It appears there are some competitors who do portions of what Yext does (e.g., search engine optimization), but none that match the complete Yext portfolio of products. One of the most comprehensive stock analysis of Yext I’ve seen states “There are no competitors really. I can find companies with some overlap, but none that are comparable to Yext when it comes to the overall product quality, integrations, customers, and traction” - https://medium.com/@evanknowles/building-the-internets-brain-yext-b4d7e14877c6
Yext has the most integrations with digital services (100+) and 1.5 million+ companies manage over 200M attributes of digital knowledge. Yext has a strong network effect in place that will make it hard for emerging competitors to steal share. This could also make them a good acquisition target for customer experience cloud vendors, such as Adobe, who are looking to expand their offerings.
Yext has shown the ability to create new use cases, growing from their original listing product in 2013, adding pages in 2014, reviews in 2016, and the knowledge graph and answers in 2019. These new products have enabled Yext to grow their revenue footprint in existing customer accounts. One example Yext provided at their recent annual investor conference was a telecommunications customers that grew annual spend with Yext 18.8x over 4 years from $100K to $1.8M.
I have not seen a lot of information from Yext directly on what future markets they could enter, that’s understandable given they don’t want to tip their hand to competitors. It does leave me struggling a bit to see concrete, future use cases that will accelerate revenue growth significantly aside from continued international expansion.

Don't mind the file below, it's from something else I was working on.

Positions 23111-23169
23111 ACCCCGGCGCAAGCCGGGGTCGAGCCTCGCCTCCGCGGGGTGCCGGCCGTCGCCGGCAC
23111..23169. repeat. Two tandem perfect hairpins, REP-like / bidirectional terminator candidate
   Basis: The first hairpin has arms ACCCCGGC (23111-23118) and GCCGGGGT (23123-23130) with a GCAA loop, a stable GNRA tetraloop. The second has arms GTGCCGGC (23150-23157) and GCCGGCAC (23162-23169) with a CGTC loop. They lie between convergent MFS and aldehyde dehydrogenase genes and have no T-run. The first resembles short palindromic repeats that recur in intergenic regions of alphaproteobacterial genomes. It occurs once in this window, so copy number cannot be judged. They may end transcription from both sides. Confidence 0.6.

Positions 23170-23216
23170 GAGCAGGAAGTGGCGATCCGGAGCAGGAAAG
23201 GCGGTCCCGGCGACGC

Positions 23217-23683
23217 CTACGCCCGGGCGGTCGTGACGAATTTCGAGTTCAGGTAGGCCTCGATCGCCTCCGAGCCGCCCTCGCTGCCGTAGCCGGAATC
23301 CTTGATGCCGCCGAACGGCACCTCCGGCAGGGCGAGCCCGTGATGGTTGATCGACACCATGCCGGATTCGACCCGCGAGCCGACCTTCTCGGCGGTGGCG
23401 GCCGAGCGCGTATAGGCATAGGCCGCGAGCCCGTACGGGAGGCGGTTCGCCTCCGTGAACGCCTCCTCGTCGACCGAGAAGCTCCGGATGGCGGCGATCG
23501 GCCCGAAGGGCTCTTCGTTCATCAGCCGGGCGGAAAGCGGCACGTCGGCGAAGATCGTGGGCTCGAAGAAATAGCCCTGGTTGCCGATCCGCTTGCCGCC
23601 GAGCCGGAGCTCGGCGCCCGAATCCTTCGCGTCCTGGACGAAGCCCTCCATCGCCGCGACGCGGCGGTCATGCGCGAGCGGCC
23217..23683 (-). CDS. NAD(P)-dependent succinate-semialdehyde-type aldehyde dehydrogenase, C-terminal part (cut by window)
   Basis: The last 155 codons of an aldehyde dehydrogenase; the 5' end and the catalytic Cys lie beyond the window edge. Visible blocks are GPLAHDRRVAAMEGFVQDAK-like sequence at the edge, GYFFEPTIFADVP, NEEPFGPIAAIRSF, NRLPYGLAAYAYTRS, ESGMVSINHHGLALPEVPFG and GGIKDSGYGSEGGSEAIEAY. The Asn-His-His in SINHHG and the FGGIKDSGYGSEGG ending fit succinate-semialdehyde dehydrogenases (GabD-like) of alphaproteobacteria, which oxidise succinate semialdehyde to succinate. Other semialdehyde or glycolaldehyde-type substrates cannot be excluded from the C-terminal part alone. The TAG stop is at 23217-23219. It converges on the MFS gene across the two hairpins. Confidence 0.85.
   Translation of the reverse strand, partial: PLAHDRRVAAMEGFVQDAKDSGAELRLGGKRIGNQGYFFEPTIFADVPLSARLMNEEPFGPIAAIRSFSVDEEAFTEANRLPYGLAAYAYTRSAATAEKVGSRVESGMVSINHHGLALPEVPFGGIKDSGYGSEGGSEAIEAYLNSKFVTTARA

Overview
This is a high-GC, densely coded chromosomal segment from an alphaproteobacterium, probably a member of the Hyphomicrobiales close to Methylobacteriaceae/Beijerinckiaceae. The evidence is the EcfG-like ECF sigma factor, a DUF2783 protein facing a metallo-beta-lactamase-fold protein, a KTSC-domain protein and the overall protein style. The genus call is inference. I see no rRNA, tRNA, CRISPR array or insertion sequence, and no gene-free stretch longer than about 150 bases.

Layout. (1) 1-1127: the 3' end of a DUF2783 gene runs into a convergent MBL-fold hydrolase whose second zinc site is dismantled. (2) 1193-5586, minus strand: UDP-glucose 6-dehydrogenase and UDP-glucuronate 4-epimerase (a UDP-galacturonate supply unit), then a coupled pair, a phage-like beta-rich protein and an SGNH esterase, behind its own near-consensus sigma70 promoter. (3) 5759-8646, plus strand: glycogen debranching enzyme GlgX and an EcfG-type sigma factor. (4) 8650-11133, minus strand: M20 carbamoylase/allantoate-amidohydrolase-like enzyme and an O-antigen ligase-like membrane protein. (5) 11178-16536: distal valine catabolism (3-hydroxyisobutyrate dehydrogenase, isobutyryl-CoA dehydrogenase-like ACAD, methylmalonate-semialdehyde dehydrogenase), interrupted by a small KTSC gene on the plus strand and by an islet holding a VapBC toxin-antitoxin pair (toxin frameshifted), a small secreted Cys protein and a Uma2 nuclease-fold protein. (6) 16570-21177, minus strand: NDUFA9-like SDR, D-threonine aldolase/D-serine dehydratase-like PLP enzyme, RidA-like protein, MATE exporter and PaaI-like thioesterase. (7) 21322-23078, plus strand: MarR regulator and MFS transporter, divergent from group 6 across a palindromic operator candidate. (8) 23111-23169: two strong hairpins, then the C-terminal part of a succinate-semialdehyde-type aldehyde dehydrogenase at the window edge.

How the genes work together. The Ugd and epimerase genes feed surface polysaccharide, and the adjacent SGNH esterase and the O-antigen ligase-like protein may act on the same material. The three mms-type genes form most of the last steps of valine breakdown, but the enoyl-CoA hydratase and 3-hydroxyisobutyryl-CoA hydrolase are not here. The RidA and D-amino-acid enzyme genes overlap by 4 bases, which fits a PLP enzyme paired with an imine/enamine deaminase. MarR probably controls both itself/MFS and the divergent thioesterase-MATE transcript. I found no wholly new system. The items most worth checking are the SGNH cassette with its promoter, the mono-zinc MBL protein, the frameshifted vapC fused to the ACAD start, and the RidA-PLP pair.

Some opportunities I can envision for their technology includes exposing their knowledge graph for business to business (B2B) services. They are currently focused on business to consumer (B2C). The Internet of Things (IoT) trend could create an increasing need for connected physical objects to gain access to the Yext knowledge graph. One obvious examples is autonomous cars needing to know where all the Wendy’s or McDonalds’ are located. What about industrial equipment, what digital information will they require of their suppliers and customers? Controlling all that company digital information for providing answers and completing transactions seems like a tremendous asset that the company should be able to monetize further. I’m just not able to fully envision what they are, and I would like to see leadership provide a clearer picture of their longer-term vision.